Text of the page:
History sheds an interesting light on the Culture Secretary’s ethics
The international education site The Language Business alleged late last year that Jeremy Hunt had benefited from contract deceptions in relation to work done by his company for the British Council. The story seems to stack up.
Once again, The Slog is indebted to a reader source for pointing out this site to me. It is written by an accredited partner of ie connect.com, a leading university international educational consultant whose site attracts some 10,000 hits per day. The post went up two days before Christmas, and thus sank without trace because, as usual, most hacks were celebrating the Saviour’s birth through the medium of alcohol.
The piece is about the British Council. And
Minister for Oiling the Newscorp Media & Culture Secretary Jeremy Hunt.
The Council is the only quango to operate commercially out of UK diplomatic premises worldwide, and the only government sponsored organisation to collect commercial contracts overseas for itself without having to see them offered elsewhere. It short, it has the sort of monopoly that would render Rupert Murdoch’s underwear moist.
For some time now, one of the Council’s suppliers has been Education UK, with which Jeremy Hunt has had dealings.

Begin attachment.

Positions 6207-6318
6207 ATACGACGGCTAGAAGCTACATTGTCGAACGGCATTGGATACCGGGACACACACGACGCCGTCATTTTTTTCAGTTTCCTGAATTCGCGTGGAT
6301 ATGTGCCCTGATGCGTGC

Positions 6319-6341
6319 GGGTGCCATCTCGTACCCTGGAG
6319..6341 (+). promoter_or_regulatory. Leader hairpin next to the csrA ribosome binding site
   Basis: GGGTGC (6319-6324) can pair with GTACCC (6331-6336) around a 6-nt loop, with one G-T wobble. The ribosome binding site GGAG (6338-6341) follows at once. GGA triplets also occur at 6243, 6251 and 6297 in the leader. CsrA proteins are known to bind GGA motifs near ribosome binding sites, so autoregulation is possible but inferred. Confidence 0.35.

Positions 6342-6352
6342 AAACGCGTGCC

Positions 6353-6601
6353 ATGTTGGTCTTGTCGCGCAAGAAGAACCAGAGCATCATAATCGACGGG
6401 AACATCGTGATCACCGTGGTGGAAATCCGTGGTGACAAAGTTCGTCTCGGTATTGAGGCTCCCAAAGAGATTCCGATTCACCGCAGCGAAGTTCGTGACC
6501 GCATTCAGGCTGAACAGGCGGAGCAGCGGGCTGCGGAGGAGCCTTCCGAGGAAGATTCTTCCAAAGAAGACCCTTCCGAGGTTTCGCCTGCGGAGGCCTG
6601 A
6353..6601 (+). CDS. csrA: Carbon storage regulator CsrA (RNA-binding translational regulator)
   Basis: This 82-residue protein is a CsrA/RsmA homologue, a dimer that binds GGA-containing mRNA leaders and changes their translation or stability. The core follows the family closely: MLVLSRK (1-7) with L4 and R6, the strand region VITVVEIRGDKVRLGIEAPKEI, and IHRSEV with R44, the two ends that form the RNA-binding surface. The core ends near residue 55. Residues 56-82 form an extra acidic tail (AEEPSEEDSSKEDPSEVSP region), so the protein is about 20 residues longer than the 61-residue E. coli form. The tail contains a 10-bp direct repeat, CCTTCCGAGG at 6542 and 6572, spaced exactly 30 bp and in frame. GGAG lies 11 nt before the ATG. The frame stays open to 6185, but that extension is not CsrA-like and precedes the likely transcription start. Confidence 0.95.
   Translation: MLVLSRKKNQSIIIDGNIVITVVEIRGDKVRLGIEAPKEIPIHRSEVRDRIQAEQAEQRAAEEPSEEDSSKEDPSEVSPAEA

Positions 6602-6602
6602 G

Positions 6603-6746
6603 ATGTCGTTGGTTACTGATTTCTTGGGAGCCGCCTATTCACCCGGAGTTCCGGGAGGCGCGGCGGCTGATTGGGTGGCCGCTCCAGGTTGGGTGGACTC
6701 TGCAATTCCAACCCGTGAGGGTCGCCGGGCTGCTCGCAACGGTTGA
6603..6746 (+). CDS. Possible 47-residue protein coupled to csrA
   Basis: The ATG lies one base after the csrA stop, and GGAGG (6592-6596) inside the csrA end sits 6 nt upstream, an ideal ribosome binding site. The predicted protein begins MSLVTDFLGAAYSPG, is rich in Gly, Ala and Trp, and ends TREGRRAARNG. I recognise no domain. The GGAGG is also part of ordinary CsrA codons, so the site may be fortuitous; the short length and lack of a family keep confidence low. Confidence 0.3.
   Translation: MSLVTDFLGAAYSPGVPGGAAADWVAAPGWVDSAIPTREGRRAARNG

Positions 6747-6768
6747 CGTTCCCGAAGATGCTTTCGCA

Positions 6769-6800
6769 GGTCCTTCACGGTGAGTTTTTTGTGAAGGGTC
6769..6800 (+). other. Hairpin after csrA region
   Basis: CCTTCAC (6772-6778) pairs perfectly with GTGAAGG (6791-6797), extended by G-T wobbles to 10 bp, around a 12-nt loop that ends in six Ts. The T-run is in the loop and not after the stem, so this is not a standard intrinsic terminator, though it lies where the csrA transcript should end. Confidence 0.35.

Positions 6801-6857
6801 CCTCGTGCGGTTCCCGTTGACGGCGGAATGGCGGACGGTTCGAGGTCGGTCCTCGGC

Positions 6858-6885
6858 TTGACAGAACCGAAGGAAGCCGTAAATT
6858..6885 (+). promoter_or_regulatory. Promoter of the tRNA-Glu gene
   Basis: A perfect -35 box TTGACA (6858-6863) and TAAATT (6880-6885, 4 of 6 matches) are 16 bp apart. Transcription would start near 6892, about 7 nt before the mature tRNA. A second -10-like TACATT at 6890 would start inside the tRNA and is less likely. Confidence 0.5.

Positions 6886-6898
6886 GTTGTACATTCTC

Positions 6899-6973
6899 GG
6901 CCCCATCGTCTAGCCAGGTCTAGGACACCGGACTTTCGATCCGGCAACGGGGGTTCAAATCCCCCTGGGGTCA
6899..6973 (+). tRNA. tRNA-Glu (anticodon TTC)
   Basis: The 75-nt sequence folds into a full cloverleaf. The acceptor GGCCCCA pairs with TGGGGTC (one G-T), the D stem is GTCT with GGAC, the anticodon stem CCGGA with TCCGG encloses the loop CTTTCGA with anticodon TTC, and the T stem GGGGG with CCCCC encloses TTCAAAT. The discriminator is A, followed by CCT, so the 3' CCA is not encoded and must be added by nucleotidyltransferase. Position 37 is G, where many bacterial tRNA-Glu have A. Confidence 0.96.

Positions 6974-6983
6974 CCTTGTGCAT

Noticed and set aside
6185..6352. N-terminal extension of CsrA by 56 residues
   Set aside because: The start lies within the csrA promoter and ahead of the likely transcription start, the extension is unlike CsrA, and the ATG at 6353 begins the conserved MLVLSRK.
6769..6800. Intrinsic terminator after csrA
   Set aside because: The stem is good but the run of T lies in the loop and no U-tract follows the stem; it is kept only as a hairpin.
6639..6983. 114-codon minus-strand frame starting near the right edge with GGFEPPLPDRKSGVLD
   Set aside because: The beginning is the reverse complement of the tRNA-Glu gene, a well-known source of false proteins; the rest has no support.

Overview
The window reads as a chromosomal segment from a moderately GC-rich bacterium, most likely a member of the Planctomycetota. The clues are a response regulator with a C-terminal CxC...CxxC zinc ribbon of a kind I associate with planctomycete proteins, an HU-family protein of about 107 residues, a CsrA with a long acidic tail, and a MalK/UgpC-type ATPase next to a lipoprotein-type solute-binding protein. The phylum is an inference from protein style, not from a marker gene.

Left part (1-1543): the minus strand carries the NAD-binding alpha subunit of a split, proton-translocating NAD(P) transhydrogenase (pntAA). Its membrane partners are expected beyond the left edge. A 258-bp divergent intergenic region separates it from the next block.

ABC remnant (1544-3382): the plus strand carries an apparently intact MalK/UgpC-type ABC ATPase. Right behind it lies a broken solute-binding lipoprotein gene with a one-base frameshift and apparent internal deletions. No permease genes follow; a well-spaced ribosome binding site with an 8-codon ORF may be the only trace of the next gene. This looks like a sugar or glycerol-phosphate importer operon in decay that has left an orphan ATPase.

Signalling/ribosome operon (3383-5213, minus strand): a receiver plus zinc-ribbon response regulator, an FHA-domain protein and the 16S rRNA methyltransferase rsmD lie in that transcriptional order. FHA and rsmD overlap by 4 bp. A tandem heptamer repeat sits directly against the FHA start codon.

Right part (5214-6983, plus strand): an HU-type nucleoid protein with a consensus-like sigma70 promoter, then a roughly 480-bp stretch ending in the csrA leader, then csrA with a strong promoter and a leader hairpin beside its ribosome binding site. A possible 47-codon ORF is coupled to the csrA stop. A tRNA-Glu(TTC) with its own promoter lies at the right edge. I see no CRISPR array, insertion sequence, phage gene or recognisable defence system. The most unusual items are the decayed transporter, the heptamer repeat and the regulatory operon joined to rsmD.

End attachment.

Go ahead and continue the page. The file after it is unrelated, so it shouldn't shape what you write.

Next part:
It turns out that Hunt really is passionate about all things educational – which is commendable because, along with political ethics, it’s a main driver of cultural improvement.
In 2001 the British Council put it about that the contract for the Education UK website had been won by Hotcourses Ltd, whose CEO and majority shareholder was Jeremy Hunt.
The site was condemned at launch as a disaster in January 2002, and so the British Council was forced to announce with all haste that they had contracted a “consortium” of Hotcourses, UCAS, CSU and Yahoo. Otherwise, you see, they’d have been caught red-handed hiring an incompetent supplier without competitive tender. A supplier run by Jeremy Hunt.
The flaw in the Council’s damage limitation was that it wasn’t true: the contract had gone to Education Websites Ltd with a share of the profits going to the British Council. That contract categorically stated that CSU and UCAS had no involvement in the project, and Yahoo’s involvement had also disappeared.
A year later, in answer to a Freedom of Information enquiry from another supplier The Language Business, the British Council said there had been no change to this contractual arrangement. But here’s the interesting bit: this too was a deception. For later in 2004, the Council switched the contract again to Sheffield Data Limited.
Sheffield Data was a £100 company owned 50% each by Hotcourses and UCAS. And still involving Jeremy Hunt.
So this is the bottom line: a ‘new’ supplier company was found, the Council lied about its status and contract, covertly swapped contractual arrangements in 2004, and then lied about that too. And that’s a tricky fraud to organise without that supplier’s CEO being involved.
The net result is that our Secretary for Culture, Media and Sport enjoyed a seven year monopoly on selling the monopoly activity of the British Council. So buy one get one free, then. Which is why The Slog suggests that the honeymoon between Jeremy Hunt and Rupert Murdoch is the result of a marriage made in Mammon.
Footnote: none of the quangos mentioned here were harmed in the making of Draper Osborne’s cuts. Well I never.